Virginia was my grandmother with a body. She had arthritic knees and varicose veins that throbbed underneath her pantyhose from working retail since she left school in sixth grade. She had brown moles—each the size of a different coin—that I saw up close when she called me in to scrub her back while she sat in the bath singing “Jesus Loves Me.” She let me hold her hand as we walked through parking lots. She ate whatever kind of pie she wanted so long as the meringue was at least two inches high. Her favorite salad dressing was reheated bacon grease with fried onions, and her favorite food was black licorice, pronounced: Lick-wish. She described how it felt to have her knees aching after a day at the store and why she loved to stand barefoot in the grass while she watered the marigolds with the long green hose.
She was the only adult I knew who wrestled out loud with her body—its aging, aching, and fading pleasures. She was the only adult I knew who accepted mine for all its lumps and excesses.
I wanted to draw near to her God.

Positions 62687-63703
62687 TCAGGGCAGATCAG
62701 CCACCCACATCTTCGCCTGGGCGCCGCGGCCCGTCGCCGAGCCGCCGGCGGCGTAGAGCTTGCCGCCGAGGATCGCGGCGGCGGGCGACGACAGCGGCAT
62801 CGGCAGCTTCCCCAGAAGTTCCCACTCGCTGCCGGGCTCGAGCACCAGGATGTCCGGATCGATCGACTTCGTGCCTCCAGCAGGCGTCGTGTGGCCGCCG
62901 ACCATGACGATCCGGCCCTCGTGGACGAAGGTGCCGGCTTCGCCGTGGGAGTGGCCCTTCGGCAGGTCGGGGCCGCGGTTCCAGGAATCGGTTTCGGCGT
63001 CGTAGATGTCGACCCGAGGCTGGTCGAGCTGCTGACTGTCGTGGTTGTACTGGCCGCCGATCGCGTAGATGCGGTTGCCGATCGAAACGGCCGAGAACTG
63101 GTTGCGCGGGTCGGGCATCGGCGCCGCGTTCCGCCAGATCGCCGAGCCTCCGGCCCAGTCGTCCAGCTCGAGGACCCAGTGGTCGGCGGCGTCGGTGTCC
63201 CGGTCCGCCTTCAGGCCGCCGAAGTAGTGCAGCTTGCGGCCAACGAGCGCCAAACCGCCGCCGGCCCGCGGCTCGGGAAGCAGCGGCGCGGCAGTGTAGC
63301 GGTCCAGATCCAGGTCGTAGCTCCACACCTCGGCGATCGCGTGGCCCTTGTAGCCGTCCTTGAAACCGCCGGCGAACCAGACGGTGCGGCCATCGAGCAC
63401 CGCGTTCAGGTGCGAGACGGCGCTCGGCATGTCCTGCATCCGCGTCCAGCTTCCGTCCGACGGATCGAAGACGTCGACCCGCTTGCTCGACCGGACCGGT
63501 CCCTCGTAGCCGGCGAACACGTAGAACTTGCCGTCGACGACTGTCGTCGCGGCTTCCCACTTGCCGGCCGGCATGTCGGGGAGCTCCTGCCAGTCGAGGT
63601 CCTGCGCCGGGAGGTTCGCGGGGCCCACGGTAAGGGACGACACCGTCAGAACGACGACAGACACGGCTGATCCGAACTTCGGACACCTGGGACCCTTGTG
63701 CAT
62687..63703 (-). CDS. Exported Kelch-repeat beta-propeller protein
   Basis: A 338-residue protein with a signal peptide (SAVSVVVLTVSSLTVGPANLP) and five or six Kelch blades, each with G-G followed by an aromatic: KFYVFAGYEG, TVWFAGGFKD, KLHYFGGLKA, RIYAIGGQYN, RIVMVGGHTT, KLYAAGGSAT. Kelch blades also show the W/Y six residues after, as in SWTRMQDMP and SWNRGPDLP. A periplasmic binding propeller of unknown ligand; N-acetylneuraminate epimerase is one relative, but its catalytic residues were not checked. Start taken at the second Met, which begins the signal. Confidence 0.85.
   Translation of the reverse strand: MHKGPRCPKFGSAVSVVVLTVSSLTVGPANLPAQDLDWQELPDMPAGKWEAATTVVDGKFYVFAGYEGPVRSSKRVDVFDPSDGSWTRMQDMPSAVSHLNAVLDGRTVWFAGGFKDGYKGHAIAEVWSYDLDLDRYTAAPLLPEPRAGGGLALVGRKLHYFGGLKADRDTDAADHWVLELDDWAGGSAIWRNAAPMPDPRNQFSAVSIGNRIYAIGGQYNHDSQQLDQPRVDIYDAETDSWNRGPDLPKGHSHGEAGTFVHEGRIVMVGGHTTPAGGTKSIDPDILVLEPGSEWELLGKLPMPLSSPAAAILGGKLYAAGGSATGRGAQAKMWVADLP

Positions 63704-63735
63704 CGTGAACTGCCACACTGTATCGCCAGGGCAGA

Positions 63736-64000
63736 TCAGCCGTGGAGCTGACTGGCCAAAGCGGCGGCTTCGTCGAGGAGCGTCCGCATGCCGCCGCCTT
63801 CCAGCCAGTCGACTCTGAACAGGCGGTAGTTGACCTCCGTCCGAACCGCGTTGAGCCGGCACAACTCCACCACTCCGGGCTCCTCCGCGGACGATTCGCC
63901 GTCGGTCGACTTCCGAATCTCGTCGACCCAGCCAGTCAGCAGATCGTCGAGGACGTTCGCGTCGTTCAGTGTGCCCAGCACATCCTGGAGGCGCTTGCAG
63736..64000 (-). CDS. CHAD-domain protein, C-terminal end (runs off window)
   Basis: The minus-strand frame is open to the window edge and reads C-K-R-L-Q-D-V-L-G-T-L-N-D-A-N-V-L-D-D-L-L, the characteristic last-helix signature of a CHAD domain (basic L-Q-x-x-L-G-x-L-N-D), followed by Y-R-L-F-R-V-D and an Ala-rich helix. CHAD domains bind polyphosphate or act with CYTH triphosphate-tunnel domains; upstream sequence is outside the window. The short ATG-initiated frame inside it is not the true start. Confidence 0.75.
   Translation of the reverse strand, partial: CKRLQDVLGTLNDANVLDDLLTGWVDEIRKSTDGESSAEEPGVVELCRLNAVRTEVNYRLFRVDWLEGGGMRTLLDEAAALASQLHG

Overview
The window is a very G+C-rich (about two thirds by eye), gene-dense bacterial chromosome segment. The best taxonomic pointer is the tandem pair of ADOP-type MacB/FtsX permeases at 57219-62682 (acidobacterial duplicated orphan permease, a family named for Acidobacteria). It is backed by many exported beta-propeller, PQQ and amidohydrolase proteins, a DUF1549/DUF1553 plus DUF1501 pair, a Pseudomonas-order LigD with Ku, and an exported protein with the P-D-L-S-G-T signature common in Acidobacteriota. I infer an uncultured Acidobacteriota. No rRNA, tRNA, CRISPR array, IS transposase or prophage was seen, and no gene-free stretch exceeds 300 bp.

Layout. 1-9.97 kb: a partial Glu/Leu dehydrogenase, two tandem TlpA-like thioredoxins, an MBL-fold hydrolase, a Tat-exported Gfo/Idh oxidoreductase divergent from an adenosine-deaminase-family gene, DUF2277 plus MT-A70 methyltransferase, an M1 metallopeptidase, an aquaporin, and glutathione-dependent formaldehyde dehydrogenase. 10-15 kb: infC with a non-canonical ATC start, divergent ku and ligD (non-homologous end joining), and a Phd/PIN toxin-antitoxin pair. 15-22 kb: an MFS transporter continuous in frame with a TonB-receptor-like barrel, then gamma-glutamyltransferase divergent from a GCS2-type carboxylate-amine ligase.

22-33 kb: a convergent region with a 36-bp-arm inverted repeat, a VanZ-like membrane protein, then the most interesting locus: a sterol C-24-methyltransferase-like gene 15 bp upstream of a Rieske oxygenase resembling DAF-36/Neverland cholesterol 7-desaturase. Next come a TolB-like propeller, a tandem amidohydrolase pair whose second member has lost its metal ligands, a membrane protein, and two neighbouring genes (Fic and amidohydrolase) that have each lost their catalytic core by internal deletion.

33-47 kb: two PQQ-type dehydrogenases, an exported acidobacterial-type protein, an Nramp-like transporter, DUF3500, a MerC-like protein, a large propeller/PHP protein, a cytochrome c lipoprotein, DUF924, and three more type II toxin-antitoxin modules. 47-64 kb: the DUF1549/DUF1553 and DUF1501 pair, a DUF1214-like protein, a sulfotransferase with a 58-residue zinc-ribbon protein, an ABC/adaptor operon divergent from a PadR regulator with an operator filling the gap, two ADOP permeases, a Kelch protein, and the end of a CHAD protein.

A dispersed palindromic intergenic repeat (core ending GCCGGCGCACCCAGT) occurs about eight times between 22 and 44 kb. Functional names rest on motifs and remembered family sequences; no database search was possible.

Grandma lived in a two-story yellow farm house next to a passel of barns and a three-story silo you could see from I-35 if you squinted really hard half a mile before the Forreston exit. When Dad steered the car onto the exit ramp, we were allowed to unbuckle and stand up in the back seat.
Forreston is halfway between Waco and Dallas, and Grandma’s house sat a quarter-mile off a road that didn’t have a name like Linden Lane or Preston Road. It was so far out in the country they just called it “Route 4.”
“You’re exactly the way Jesus wants you to be.” That’s what Grandma said to me over and over. When she tucked me in at night. When I woke up with bedhead and sat down to bacon and Malt-O-Meal as the day’s light spread over the pasture. When she rested on the couch, watching The 700 Club.
When she said it I believed her.